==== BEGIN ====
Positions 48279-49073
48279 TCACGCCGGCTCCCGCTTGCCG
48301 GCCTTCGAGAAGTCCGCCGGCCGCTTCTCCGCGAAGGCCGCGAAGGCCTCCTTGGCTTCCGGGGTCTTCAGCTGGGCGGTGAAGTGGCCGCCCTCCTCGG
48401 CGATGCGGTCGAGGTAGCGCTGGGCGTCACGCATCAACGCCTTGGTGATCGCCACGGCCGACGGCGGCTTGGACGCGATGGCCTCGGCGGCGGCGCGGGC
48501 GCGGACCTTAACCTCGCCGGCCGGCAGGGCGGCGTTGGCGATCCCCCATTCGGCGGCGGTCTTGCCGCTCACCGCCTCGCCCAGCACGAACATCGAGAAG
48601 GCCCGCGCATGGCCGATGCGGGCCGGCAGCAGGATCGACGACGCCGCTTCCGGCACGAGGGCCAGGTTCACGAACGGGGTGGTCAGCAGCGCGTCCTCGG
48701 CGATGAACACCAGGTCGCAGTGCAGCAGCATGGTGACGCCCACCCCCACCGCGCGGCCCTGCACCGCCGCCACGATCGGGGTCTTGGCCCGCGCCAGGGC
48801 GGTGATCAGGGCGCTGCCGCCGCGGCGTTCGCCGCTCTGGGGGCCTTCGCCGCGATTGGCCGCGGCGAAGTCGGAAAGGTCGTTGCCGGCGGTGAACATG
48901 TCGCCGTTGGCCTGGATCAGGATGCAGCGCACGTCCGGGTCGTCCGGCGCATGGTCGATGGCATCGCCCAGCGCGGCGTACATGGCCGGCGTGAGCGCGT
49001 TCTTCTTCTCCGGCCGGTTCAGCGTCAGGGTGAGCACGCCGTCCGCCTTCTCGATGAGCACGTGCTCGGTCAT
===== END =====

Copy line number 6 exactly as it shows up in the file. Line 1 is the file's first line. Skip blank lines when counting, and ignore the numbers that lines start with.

48601 GCCCGCGCATGGCCGATGCGGGCCGGCAGCAGGATCGACGACGCCGCTTCCGGCACGAGGGCCAGGTTCACGAACGGGGTGGTCAGCAGCGCGTCCTCGG